Lee Goldberg’s A Writer’s Life points us to a conveniently-timed follow-up to last night’s discussion about the differences between the storytelling modes of TV and movies, John Rogers has an in-depth dissection of story versus plot that hits on exactly that topic. John notes that on most TV shows, characters are trying to resume the status quo rather than truly growing and changing–but I’m happy to say he also points out that our hero Joss Whedon actually does incrementally change his characters over time such that the cumulative effect of those changes produces actual growth. And that cumulative effect is what I’m ultimately interested in as a writer and as a reader/viewer/consumer.
John’s post delves further into the crucial differences between story (what happens to your characters) versus plot (how it happens to your characters). I’d never heard that delineation before and I think it actually clarifies a couple of issues I’ve been working through in my head over the last week or so. Though he’s discussing screenwriting in particular, I think what he has to say about the three-act structure applies more or less universally across story formats.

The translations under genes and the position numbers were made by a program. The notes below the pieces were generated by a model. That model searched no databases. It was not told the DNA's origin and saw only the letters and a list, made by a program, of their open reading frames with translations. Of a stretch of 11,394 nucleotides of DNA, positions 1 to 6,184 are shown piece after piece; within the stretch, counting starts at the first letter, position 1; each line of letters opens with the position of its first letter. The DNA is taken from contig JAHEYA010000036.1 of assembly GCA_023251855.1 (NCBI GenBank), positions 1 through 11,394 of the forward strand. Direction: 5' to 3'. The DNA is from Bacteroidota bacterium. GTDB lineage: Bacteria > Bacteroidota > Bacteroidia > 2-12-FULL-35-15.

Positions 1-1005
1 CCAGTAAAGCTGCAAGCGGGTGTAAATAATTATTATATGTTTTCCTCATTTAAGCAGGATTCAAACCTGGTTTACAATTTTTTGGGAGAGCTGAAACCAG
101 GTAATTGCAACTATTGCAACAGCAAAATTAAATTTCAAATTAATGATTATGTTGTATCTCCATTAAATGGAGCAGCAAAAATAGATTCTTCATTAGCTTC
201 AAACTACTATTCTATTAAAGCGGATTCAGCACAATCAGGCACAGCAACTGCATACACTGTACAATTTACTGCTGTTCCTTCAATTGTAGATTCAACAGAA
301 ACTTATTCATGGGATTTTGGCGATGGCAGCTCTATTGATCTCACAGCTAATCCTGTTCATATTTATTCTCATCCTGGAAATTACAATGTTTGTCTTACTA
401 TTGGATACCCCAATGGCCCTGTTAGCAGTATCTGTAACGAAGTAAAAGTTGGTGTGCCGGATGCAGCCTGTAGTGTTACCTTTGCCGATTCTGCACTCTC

(As a bonus, he uses Brad Bird’s brilliant screenplay for The Incredibles as his tool for demonstrating the difference.)